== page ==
4 int y = 7; if ( x > 0 ) return x + y; return x; The opposite goes for loops. A declaration before a loop happens only once. A declaration inside a loop causes a new construction each iteration. If possible, put declarations outside the loop. The processor keeps referenced data and function code in a cache so the next it is referenced, it gets it from the cache. Such cache references are faster. Try to place function code and data that are used together, together physically. In C++ objects enforce this. In C, arrange the declaration order of related, or closely coupled, data and functions so as to be close together. In the ideal case, postpone declarations until you can initialize the value. int x = 5; int x; x = 5; Initializing can be up to four times faster than declaring and then assigning a value. Even for strings, the performance gain can be significant. 2. Optimize function parameters. Calls to functions with several parameters can be expensive, especially when using pass by value since each parameter must be pushed on the stack. For similar reasons, pass reference whenever possible, especially for types bigger than 4 bytes. For example, template < class T > void foo( T &x ) template < class T > void foo( T x ) Passing parameters by value is fine for regular types like integer, pointer, etc. When passing bigger types, the cost of copying the object on the stack can be prohibitive. In case of passing

5 objects there is the additional overhead of invoking the copy constructor for the temporary copy that is created on the stack. Always pass objects by reference. Existing pass-by-value methods can be easily safely modified to pass-by-reference by simply using const references. Const will prevent any changes to the object over the course of the method definition. With respect to pass-by-pointer versus pass-by-reference, consider using pass-byreference. For example, int PassByPointer( int *x ) return *x + 5; int PassByReference( int &x ) return x + 5; When compiled, these two functions generate exactly the same machine language code. The advantage of the PassByReference version is that there's no need to check that the reference is not NULL (since references can never be NULL) as there is with the pointer. Because a compiler cannot know when different pointers refer to the same location, it cannot produce the fastest possible code. Since the value of a reference is static, the compiler can better-optimize the machine code. In almost all cases, pass-by-reference performs significantly faster. 3. Optimize return values. A function does not know (and does not care for that matter) if a return value is used. It will always pass the return value if one is defined. It s obvious, but if it s not going to be used, do not define a return value. Passing bigger types as return values has the same performance issues as bigger parameter types. Returning an object by value requires that the entire object be copied, whereas returning a reference will not force a call to the copy constructor. // This is slow. template< class T > T ReturnByValue() T m_obj; return m_obj; While returning an object in this method is safe, its slow. // This is better. template < class T > T &ReturnByReference() T m_obj;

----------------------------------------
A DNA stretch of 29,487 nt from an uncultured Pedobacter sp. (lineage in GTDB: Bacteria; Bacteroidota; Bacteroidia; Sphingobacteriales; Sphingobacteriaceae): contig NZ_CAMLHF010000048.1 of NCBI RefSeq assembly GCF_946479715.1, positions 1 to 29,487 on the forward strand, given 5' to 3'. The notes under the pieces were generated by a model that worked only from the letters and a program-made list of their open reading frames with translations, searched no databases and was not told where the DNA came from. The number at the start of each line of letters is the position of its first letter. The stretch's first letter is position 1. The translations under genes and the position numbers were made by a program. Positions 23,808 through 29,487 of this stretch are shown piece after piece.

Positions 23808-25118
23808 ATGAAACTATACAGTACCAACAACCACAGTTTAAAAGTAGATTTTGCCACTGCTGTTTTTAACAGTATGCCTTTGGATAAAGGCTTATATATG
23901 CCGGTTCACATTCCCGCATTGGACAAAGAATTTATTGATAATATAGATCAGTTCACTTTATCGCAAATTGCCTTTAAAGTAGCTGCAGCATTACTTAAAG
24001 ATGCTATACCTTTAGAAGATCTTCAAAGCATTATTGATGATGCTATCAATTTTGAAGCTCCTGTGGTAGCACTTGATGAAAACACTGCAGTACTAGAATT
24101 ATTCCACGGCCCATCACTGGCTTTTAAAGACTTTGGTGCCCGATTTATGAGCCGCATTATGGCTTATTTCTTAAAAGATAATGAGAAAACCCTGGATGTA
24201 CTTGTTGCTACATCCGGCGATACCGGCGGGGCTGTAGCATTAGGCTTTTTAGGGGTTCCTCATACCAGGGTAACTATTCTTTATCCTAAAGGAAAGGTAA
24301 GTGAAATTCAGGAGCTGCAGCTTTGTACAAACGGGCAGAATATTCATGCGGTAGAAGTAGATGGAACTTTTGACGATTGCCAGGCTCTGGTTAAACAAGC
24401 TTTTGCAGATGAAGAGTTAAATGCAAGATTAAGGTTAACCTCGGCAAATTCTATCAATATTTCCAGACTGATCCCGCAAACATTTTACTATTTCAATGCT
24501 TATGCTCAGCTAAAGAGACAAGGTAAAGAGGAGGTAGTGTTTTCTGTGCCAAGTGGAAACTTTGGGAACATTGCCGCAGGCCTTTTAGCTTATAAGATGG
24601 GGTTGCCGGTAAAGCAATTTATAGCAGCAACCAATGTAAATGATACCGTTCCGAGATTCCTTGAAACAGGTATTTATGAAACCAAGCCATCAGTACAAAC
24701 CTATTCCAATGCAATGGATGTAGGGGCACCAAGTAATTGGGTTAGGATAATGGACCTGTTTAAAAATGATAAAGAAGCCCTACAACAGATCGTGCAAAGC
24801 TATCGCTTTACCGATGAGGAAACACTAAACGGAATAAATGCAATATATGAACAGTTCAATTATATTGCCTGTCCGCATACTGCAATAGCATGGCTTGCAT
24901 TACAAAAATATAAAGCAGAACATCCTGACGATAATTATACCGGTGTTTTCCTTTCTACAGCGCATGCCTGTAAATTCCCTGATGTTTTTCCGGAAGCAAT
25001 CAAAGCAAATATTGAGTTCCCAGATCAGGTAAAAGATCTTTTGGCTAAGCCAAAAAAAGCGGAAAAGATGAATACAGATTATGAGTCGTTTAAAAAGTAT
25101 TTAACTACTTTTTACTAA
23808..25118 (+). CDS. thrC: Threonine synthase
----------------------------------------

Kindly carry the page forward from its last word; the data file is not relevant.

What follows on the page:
6 return m_obj; It s best return an object value via a non-const reference parameter. // This is better still. template< class T > void PassReturnTypeAsParameter( T &m_obj ) m_obj.foo(); 4. Create structures with sizes that are powers of 2. When arrays of structures are involved, the compiler multiplies by the structure size to perform the array indexing. If the total structure size is a power of 2, an expensive multiply operation will be replaced by an inexpensive shift operation, which will improve performance in array indexing. 5. Optimize switch case statements. When it comes to switch case statements, put the most common cases first. For big switch case statements, relegate unlikely cases to a smaller nested switch case, which is the default leg of the larger switch case. Placing the most frequently hit labels first reduces the number of comparisons that will be performed on most occasions. switch ( hair_color ) case BROWN: break; case BLONDE: break; case RED: break; default: switch ( hair_color ) case PINK: case PURPLE: case BLUE: 6. Optimize constructors. As much as possible, keep constructors simple. The constructor is invoked every time an instance of the class is created, and the compiler might be creating temporary object over and above your explicit instantiations. Optimizing the constructor will give you a performance boost.